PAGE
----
Tokoname, in case you don't know, is a small town in Aichi Prefecture in Japan. It is the home to ceramic kilns which produce many different kinds of quality ceramics. For us bonsai enthusiasts it is the source for bonsai pots to die for.
Unfortunately over the last number of years, several kilns have been forced to close for a variety of reasons not least of all due to the cheap pots flooding the market from other Eastern countries.
Although those kilns now stand empty and dormant the pots they once produced have become highly collectible today.
I personally believe that if you appreciate fine bonsai you will have or will also develop equal appreciation for good containers. After all, the container is an integral part of bonsai. There is nothing quite like potting a mature tree into an old container which has developed patina from years of use and exposure to the elements.
Some enthusiasts actually become pot collectors and trees become an afterthought. I am not one of those people, and my limited budget does not permit me to keep many of such luxuries but I have had my fair share of debates with myself over the purchase of a pot which appealed greatly to me.
The following pots and their makers are of my favourites, not because they are especially valuable, as they aren't, but because I think they are exquisite.
Aiba Kouichirou was born in 1944, into a family which produced ceramic containers for plants and also tableware. When he was in his 30's he built a new kiln and changed the name of the kiln to Koyo Toen. It was then that he began producing bonsai ceramics.
Aiba Koyo's glazed pots are very popular in Japan and internationally. Many Kokufu winning trees and countless magazines have featured trees potted in his containers on the front cover. My personal favourite glaze of his is called Oribe Yu.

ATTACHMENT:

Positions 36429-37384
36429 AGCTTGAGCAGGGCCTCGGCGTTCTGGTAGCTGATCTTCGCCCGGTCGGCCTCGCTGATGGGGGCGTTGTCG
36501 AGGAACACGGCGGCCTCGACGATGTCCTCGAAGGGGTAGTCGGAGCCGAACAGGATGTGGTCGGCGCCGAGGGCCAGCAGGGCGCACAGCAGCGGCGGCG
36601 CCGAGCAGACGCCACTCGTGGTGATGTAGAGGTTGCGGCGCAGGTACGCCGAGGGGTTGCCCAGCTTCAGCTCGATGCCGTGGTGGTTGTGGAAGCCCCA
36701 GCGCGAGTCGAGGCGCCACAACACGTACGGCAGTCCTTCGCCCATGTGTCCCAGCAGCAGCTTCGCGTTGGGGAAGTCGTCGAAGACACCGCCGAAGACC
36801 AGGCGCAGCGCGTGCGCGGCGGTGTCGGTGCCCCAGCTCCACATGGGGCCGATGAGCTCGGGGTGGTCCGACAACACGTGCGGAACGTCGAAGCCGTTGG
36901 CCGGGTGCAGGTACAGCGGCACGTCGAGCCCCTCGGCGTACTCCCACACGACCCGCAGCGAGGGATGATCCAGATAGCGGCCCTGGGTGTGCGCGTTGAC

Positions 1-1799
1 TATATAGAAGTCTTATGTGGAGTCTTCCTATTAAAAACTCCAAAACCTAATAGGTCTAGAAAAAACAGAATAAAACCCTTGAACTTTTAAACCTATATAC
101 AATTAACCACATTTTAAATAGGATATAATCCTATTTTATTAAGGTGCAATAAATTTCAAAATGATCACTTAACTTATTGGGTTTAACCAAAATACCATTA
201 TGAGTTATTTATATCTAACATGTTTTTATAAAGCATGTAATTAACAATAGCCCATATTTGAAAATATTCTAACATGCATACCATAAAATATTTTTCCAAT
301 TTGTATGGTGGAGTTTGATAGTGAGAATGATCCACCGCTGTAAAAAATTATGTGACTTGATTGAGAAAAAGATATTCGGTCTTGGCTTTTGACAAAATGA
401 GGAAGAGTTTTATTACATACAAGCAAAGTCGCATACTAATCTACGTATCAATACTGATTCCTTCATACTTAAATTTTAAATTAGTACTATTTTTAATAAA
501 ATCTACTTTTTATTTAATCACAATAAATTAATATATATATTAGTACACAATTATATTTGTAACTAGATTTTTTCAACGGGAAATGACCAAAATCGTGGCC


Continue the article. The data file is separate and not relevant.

Image caption. I had the honour of meeting Aiba Kouichirou in 2014. He was walking around a market at a bonsai festival in Takamatsu where I recognized him and rather bashfully asked him to pose for a photo with me.
There are only two pots from this extraordinary gentleman in my collection, but I hope that in the future this might grow. There is a shohin yamadori olive I've been growing in a clump style for some years which I hope some day will be deserving of the drum in Oribe glaze.
Round drum, 160 x 50mm, Oribe glaze.
Rectangular container in deep blue glaze.
Situated literally within a stones throw from the famous Yamaaki kiln is the smaller kiln where pots under the trade name of Yoshimura are produced.
When I knew even less than I know now of Japanese potters I was already collecting, quite unbeknownst to me, pots from this kiln.
My favourites are the classic lines, glaze colours and shapes of the pots produced by Mr Susumi Kataoka. Below is one such example.
Shallow oval in baby blue colour glaze, 40 x 27 x 5cm
I love the colour which is so complimentary of any of the deciduous bonsai and also that the surface is not perfectly smooth but has a slight undulation to it which adds considerably to the character of the container. The added sign of age is the patina which has given this container a slight grey deposit at the rim and on other surfaces. The decorative feet add slight embellishment and add to the charm.
Aside from the container above I really fell in love with the following container in its sea green glaze. I believe it to be a more modern Japanese version of the Namako glaze which originates from China centuries ago.
Rectangular Shuuhou pot in Sea green Namako glaze, 33 x 25 x 7.5cm
The largest of my Shuuhou is this rectangular container in deep or navy blue. It will be the ideal container to exhibit one of my Hackberry in one day, when they have developed sufficiently to deserve to be elevated to such a status.
Dark navy blue Shuuhou rectangular container, 45 x 33 x 11cm
The kiln and name now belongs to the son, Mr Hidemi Kataoka. I had not met him before being introduced by Yukiko Kasai, when we went there on behalf of the local TV station. He is a most friendly gentleman who welcomed us into his place of work and showed us around.
Hidemi at ease in his workshop. Photo courtesy of Yukiko Kasai.